Love Me Now? – Album Review

Track-by-Track Breakdown of the Toronto artist’s second project of the year.

Tory Lanez is back for a second time this year, this time bringing his R&B side to the table. Memories Don’t Die was released in March, and has gone as one of the better, but still unnoticed albums in a loaded 2018. With Love Me Now, the Toronto native figures to catapult himself back into the discussion of rising talents in the industry.

            Track 1 – Why Don’t You Love Me?

Are we really doing this!? From the start? A 90’s sample creeps in, whistling-in-the-wind and awakening the inner Weeknd fan in me. Reminds me a lot of Cold Hard Love on Tory’s debut album. C Sick tag, that dude is as reliable as they come for a nice instrumental. Tory chooses the mid-level voice and comes in flowing, with a mellow but energetic approach at the same time. That pause and re-drop was everything I didn’t know I needed so bad. Stop the album, it’s not going to get better than that right there. Tory switches voices and gives a glistening hook over some nice hi-hats provided by Mr. Sick. This track is wonderful. Tory is assaulting me with his vocals, taking brief pauses between 4-bars to let me process what’s being thrown my way. Second verse is just as good as the first, and the song rounds up beautifully as the sample slowly disappears.

            Track 2 – She Told Me

Cash Money AP? Awesome. I love how much the dude has exploded in the last year from just being YouTube producer. Another sample, but this time it sounds like it’s drowning – or more, bathing in slick water. It’s a hard sound to describe, but it’s something everyone should experience. Tory chose the right voice for this track, too. He’s utilizing the deep tones in his voice while still hitting high notes. These Toronto rappers are a different breed. The hook is perfect. No complaining on my part so far. There’s a deep, pitched down horn that comes in to act as the bass, and it complements the sample like pepperoni on pizza. The second verse just has me thinking about how much I want to hear the hook again – not a bad thing. The hook comes in to please me again and the tracks rides out. Solid start to the album.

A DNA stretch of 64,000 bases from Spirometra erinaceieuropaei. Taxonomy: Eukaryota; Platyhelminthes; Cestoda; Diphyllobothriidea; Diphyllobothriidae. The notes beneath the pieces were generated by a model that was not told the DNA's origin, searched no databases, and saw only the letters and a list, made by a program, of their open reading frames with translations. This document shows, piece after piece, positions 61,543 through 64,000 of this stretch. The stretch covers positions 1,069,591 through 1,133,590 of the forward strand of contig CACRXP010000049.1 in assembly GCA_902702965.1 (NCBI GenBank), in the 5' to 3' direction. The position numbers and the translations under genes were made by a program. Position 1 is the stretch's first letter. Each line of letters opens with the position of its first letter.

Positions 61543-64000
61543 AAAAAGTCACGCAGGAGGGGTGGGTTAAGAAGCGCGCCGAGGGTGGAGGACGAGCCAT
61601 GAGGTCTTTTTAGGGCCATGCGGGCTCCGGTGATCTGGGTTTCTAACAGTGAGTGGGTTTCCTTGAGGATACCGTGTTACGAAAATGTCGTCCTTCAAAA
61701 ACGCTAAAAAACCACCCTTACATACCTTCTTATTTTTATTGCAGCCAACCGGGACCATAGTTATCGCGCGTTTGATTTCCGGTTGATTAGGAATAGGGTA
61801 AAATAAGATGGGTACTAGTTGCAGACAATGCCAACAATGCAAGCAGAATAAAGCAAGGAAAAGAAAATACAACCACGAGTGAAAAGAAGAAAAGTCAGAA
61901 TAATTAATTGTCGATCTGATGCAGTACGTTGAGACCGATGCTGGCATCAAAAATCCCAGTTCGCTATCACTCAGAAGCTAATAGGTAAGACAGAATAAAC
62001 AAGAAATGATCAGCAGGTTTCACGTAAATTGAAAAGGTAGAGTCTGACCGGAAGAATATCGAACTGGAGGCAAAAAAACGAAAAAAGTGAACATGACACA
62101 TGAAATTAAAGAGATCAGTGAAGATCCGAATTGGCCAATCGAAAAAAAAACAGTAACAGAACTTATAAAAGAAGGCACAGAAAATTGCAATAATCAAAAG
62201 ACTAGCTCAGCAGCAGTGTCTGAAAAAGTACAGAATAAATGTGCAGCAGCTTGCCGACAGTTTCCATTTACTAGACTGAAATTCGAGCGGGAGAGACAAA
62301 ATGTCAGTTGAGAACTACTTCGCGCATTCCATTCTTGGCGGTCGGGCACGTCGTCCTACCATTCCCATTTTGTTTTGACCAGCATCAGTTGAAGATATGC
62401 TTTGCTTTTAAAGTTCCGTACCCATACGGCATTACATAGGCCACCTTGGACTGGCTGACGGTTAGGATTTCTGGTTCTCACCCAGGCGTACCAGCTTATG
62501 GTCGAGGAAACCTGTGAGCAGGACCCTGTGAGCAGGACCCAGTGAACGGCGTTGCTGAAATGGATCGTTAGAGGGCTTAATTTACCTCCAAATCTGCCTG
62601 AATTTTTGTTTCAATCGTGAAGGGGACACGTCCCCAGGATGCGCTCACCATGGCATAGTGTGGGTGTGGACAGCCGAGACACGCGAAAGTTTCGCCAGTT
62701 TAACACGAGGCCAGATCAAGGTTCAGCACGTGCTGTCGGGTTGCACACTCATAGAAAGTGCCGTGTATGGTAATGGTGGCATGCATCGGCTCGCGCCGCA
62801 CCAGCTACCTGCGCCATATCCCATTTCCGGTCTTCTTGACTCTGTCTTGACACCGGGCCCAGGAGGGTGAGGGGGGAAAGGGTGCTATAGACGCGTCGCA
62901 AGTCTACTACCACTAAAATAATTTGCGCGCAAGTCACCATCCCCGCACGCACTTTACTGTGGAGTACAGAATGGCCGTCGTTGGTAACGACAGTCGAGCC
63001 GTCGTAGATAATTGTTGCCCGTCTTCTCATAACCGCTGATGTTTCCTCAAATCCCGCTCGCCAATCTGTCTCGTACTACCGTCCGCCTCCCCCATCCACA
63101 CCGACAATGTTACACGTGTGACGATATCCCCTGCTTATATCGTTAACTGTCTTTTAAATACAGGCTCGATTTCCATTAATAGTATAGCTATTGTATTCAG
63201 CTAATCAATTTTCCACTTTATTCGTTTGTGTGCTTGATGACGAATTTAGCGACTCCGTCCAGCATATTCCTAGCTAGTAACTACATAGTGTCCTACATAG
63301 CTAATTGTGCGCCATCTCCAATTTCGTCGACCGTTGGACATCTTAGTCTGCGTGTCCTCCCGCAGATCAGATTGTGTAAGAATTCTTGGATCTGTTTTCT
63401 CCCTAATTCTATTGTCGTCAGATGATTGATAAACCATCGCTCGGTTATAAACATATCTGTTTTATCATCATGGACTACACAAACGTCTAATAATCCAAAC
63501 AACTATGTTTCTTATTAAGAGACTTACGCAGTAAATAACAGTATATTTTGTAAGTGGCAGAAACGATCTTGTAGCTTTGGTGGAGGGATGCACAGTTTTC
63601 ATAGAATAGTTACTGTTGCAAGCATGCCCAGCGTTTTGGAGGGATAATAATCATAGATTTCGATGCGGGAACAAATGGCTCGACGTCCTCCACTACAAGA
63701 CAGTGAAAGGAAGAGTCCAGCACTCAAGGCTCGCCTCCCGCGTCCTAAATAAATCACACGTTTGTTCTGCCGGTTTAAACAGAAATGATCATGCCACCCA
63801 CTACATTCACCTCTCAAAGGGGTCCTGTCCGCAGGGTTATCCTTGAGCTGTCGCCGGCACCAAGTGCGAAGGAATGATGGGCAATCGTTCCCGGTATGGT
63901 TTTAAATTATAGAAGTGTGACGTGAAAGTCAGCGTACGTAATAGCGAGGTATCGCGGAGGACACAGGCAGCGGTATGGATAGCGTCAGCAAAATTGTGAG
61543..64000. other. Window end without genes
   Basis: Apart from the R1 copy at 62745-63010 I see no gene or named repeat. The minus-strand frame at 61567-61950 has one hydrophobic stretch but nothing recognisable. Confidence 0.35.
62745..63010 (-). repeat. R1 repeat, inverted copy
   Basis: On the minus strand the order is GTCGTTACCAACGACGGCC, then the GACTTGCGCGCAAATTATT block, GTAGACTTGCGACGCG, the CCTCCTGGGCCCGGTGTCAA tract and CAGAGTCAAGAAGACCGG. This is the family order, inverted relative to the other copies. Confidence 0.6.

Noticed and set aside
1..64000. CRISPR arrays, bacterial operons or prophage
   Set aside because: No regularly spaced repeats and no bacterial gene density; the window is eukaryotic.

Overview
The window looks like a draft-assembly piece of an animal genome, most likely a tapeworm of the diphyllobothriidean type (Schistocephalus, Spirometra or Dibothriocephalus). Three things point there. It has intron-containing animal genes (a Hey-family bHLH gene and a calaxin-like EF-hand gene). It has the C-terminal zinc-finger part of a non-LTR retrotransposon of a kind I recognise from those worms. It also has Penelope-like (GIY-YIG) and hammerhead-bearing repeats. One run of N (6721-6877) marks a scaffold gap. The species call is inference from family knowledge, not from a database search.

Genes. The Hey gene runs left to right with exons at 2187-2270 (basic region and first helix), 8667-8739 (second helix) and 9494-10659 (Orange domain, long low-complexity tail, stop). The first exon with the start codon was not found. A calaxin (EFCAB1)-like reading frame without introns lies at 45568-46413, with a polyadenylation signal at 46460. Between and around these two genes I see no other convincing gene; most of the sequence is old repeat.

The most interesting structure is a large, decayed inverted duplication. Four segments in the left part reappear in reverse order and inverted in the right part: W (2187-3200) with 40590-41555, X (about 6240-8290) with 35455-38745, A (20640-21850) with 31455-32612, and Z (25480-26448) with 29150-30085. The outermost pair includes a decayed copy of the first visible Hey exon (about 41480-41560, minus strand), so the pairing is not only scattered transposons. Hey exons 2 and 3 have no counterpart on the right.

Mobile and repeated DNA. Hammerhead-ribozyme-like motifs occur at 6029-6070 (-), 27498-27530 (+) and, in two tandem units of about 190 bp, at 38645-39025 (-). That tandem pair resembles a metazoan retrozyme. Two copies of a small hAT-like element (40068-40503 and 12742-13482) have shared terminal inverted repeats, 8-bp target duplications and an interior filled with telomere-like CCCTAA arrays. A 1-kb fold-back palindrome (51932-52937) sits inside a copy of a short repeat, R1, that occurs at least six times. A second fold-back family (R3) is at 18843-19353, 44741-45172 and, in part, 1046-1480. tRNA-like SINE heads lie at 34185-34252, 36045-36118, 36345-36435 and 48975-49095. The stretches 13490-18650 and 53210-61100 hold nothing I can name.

Track 3 – Duck My Ex (feat. Chris Brown & 2 Chainz)

Alright, we have the first appearance of teenage-voiced Tory on this album. The beat is pretty simple, but it’s working for what it needs to do. Tory’s voice is annoyingly catchy – it’s something that shouldn’t work but just does. Chris Breezy comes in for a short cameo, and gives a decent verse. I don’t feel like he was needed at all though. Nothing he did added to the track. Yeaaaaaahhhhhh – 2 Chaaainzzzzz. There’s a guaranteed good feature. Name a bad 2 Chainz feature since 2015 – you can’t. The way he shifts his voice from statement to question is classic Chainz. ‘My favorite rapper that I want to see… Is me,’ the day 2 Chainz makes me stop laughing is the day I know music isn’t for me anymore. Decent overall track highlighted by a great verse to close it. If it were just 2 Chainz and Tory I feel like it would’ve been better. Brown felt too much like a detour. 

            Track 4 – Drip Drip Drip (feat. Meek Mill)

Okay so you know the underwater feeling I described? It’s back – and just as good as the first time. I’ll never get sick of water effect they’re putting over the pianos and samples on these tracks. The hook is great, Tory delivers a quick, catchy flow. There’s nothing extravagant to it, it just gets the job done. Tory is murdering the verses, but I’m curious to see how Meek will perform on a beat like this. Another hook, and the Philly rapper arrives. He’s adopting Tory’s flow and doing work with it. The quick, punchy cadence is like a jab from Floyd Mayweather. Is Meek singing? And… I’m liking it? What is going on? This is something I never thought I’d ever hear. Welp, what more can you expect from a Tory Lanez/Meek Mill collaboration. They remain undefeated together. 

            Track 5 – Talk To Me (feat. Rich The Kid)